The second part of the "New Federalism" is the "Turnback Component". Under this component more than 30 federal programs relating to education,
transportation, community development and the social services will be turned
back to the states with a $28 billion Federalism trust fund to finance them.
Research on the New Federalism proposals has been completed by the Budget and Management Office of the City and County of Denver. Their analysis
shows that the state will be short as much as $189 million in FYI984 alone if the turnback takes place.
In addition the proposal has been made to eliminate Revenue Sharing at
the federal level and to turn it back to the states in FYI984. The Administration feels that the President's economic program will eliminate the need for this assistance. Unfortunately state legislatures around the country have a poor track record when it comes to showing concern for the nation's cities. The general feeling is that many legislatures may just let the concept of revenue sharing die. Denver's request for a locally shared income tax has already been refused by the legislature and has been ignored as well on a request for a locally shared sales tax.
All in ail it appears that the biggest impact of a "New Federalism" will be a worsening of the financial position of both the states and their cities. It wiii be some time yet before the final package will be decided upon, but alternative funding sources, and hard decisions on whether to continue various programs and services will no doubt have to be made.
The private-sector may be an alternative source of funds that can be used to make up for part of the federal budget cuts. No one can predict how much money may eventually be available since it is unknown how the many facets of the President's tax reforms cs they relate to business may interact and effect
one another. However, no matter how much is contributed the private-sector will expect that their money will be used in the most efficient manner end have the greatest possible impact. It is therefore necessary to rank the existing needs in Denver in order to take care of the most pressing ones first.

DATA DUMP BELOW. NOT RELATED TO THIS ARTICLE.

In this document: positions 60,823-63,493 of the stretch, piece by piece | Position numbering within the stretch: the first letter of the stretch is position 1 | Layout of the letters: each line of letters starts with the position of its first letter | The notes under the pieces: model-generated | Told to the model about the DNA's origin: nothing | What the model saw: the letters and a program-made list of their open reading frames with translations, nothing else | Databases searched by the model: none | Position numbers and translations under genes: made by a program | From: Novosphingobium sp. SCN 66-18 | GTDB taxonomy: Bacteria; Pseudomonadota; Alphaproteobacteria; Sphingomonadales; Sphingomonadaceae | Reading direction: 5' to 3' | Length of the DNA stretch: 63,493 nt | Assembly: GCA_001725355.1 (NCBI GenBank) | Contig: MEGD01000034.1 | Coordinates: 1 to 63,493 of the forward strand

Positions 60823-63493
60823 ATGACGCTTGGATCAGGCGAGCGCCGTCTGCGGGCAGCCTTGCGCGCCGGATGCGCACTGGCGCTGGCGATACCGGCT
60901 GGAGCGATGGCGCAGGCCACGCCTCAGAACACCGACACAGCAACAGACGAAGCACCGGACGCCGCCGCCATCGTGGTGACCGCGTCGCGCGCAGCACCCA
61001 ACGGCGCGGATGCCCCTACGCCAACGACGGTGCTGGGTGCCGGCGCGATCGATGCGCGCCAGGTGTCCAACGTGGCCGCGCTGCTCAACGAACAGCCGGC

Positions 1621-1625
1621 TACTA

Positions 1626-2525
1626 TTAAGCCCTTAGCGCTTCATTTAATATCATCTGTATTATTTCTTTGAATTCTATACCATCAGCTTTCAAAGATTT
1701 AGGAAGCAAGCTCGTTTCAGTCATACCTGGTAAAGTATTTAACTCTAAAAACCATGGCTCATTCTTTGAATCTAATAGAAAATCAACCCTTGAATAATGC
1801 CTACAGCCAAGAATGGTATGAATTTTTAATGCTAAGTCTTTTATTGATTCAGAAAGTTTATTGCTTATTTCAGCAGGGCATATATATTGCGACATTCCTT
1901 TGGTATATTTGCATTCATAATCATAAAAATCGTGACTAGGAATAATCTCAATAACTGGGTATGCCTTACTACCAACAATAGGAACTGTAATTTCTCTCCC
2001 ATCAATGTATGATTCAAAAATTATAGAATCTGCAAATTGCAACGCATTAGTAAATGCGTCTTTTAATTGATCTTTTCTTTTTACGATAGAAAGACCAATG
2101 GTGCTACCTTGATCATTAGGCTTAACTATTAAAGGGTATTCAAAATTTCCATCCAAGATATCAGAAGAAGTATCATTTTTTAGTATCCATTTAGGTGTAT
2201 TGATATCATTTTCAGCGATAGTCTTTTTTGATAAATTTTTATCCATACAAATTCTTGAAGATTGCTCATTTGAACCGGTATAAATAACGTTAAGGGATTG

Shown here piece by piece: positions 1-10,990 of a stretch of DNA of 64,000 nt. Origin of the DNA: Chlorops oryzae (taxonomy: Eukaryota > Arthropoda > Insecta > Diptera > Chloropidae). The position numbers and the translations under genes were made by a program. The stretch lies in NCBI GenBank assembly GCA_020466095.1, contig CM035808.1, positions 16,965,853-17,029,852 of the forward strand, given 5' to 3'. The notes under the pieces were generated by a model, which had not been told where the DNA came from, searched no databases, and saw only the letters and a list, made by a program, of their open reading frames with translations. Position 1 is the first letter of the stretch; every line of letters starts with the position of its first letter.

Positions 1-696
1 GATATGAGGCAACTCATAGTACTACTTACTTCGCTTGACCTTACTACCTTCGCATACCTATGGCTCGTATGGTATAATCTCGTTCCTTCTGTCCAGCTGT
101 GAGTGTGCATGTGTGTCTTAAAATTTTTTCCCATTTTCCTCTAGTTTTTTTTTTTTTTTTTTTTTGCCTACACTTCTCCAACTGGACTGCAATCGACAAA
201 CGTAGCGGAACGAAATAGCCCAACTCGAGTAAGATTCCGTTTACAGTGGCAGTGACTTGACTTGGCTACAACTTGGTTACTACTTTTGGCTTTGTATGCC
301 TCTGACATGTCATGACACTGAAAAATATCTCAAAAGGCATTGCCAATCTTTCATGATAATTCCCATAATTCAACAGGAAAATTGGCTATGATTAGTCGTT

Working with the hypothetical idea that if "sufficient resources were available to meet ell the city's needs in a given period of time, this would be the ranking of priorities", Alan Canter, the Director of the Denver Planning Office ranked the city's needs as follows:
1. Housing (Particularily inner city)
3. Economic Development
4. Environmental Concerns
5. Human Services
8. Historic Preservation
9. Improvement of the Arts
Mr. Canter indicated that he has some problems with the concept of using private-sector monies for public purposes however. First he feels that the planning or revitalization needs identified by a public agency may not necessarily be those of a particular company or group of companies. This he feels is particularily true when considering applied research on generalized types of projects (i.e. improvement of traffic flow throughout the county). He feels that the self-interest of a company will cause it to concentrate on more narrowly focused projects of identifiable benefit to that company.
Both Mr. Canter and the Mayor oppose the use of private assistance for traditional public functions, in Mr. Canter's case this is due to the fact that his office must continually deal with developers on such things as zoning variance
requests, etc. To accept financial support for a project from a developer could possibly place the Planning Office in the position of having a conflict of interest if not in fact, at least in the eyes of the public.